Ireland’s Top 10 Imports

Ireland's top 10 imports

Irish football

Ireland imported US$105.9 billion worth of goods from around the globe in 2018, up by 28.2% since 2014 and up by 19.2% from 2017 to 2018.

Irish imports represent 0.6% of total global imports which totaled an estimated $17.788 trillion one year prior in 2017.

From a continental perspective, two-thirds of Ireland’s total imports by value in 2018 were purchased from fellow European countries. North American trade partners supplied 18.1% of import Ireland’s import purchases while 9.4% worth originated from Asia. Much smaller percentages of Irish imports came from Latin America (0.9%) excluding Mexico but including the Caribbean, Africa (0.5%) then Oceania (0.1%) led by Australia and New Zealand.

Given Ireland’s population of 5.1 million people, the country’s total $105.9 billion in 2018 imports translates to roughly $21,000 in yearly product demand from every person in the European island country.

Ireland’s Top 10 Imports

Top 10

The following product groups represent the highest dollar value in Ireland’s import purchases during 2018. Also shown is the percentage share each product category represents in terms of overall imports into Ireland.

  1. Aircraft, spacecraft: US$24.2 billion (22.9% of total imports)
  2. Pharmaceuticals: $13.6 billion (12.8%)
  3. Machinery including computers: $10.4 billion (9.9%)
  4. Mineral fuels including oil: $7 billion (6.6%)
  5. Electrical machinery, equipment: $5.6 billion (5.3%)
  6. Vehicles: $4.5 billion (4.2%)
  7. Organic chemicals: $4.3 billion (4.1%)
  8. Plastics, plastic articles: $3.1 billion (2.9%)
  9. Optical, technical, medical apparatus: $3 billion (2.8%)
  10. Food industry waste, animal fodder: $1.2 billion (1.2%)

Ireland’s top 10 imports accounted for almost three-fifths (72.6%) of the overall value of its product purchases from other countries.

Imported pharmaceuticals posted the greatest increase in value among the top 10 import categories, up 44.3% from 2017 to 2018.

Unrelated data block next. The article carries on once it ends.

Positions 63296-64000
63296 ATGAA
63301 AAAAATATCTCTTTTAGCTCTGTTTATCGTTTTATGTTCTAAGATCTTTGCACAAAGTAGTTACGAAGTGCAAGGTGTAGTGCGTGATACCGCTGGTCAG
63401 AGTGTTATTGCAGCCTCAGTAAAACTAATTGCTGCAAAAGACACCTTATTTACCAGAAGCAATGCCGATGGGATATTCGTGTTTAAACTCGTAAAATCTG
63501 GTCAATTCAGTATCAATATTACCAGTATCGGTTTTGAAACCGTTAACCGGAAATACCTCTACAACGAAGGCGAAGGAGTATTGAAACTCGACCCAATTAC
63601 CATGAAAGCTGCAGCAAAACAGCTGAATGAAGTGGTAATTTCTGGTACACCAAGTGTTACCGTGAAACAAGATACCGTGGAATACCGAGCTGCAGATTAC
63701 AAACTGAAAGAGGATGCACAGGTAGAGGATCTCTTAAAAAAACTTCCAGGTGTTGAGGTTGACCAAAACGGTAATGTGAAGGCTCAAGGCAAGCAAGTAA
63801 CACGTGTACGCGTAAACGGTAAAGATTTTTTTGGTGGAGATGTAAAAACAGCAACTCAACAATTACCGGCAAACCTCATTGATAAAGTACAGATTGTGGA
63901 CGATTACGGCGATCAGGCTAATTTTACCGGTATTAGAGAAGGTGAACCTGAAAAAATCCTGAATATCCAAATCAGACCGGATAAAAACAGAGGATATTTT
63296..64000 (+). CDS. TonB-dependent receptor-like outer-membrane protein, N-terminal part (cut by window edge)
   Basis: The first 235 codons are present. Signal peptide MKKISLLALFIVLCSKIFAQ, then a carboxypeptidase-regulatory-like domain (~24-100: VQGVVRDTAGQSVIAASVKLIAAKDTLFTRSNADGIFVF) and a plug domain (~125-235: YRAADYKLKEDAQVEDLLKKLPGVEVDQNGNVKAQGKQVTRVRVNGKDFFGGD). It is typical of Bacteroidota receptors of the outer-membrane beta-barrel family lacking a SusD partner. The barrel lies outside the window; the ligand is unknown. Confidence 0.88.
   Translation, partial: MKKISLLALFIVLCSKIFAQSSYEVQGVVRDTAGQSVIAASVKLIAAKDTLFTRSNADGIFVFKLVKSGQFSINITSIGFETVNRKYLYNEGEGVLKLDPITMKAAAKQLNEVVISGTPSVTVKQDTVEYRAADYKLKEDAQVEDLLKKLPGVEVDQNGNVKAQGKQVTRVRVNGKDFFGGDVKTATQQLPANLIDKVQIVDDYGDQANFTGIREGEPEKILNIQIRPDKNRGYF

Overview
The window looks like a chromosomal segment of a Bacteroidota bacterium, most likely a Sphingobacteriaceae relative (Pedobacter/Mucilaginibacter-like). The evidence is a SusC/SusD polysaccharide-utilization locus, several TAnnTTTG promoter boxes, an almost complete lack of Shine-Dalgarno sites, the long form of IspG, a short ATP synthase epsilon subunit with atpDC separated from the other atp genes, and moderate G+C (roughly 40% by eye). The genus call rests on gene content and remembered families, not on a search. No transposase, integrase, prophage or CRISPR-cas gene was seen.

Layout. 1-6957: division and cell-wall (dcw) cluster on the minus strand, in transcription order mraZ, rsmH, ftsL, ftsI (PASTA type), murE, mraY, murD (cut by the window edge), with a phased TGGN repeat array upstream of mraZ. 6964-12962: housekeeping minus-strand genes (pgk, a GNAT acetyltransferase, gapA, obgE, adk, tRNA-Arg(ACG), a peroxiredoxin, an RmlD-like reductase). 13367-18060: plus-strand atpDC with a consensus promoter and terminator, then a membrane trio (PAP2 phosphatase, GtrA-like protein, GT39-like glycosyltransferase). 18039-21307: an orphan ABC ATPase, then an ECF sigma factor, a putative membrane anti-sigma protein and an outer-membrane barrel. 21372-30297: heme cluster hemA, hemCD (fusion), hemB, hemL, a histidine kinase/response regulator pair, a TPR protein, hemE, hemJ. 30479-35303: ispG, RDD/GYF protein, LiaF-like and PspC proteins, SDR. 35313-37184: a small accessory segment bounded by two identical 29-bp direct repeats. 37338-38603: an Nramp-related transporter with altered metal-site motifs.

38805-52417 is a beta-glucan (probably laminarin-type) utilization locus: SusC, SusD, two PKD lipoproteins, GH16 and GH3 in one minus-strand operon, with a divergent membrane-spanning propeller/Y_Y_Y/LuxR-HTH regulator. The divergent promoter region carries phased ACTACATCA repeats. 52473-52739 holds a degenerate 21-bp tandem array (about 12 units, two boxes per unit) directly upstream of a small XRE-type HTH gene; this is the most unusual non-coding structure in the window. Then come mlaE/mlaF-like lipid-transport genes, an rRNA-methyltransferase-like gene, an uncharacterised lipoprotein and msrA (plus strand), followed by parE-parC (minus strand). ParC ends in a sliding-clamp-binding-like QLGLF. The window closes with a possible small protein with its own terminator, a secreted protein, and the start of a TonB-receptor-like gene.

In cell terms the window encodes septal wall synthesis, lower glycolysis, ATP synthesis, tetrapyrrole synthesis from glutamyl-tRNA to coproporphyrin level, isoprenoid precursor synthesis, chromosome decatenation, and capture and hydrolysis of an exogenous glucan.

In second place for improving import sales were food industry waste and animal fodder via a 41.1% uptick. Mineral fuels-related goods delivered the third-fastest gain up 32.1%.

Irish purchases of organic chemicals was the laggard among the top 10 Irish imports, posting a -7.6% dip year over year.

Please note that the results listed above are at the 2-digit Harmonized Tariff System code level. Information presented under other virtual folder tabs is at the more granular 4-digit level.

Aerospace

In 2018, Irish importers spent the most on the following subcategories of aerospace products.

  1. Aircraft, spacecraft: US$23.9 billion (up 29.7% from 2017)
  2. Aircraft parts: $293.8 million (down -23%)
  3. Aircraft launch gear, ground fly trainer: $764,000 (up 85.9%)
  4. Parachutes, accessories: $111,000 (up 226.5%)
  5. Balloons, dirigibles, gliders, handgliders: $94,000 (up 113.6%)

Among these import subcategories, Irish purchases of parachutes and related accessories (up 226.5%), balloons, dirigibles, gliders or handgliders (up 113.6%) and aircraft launch gear or ground fly trainers (up 85.9%) grew at the fastest pace from 2017 to 2018.

These amounts and the percentage gains within parenthesis clearly show where the strongest demand lies for different types of imported aerospace among Irish businesses and consumers.

Pharma

In 2018, Irish importers spent the most on the following 10 subcategories of pharmaceuticals.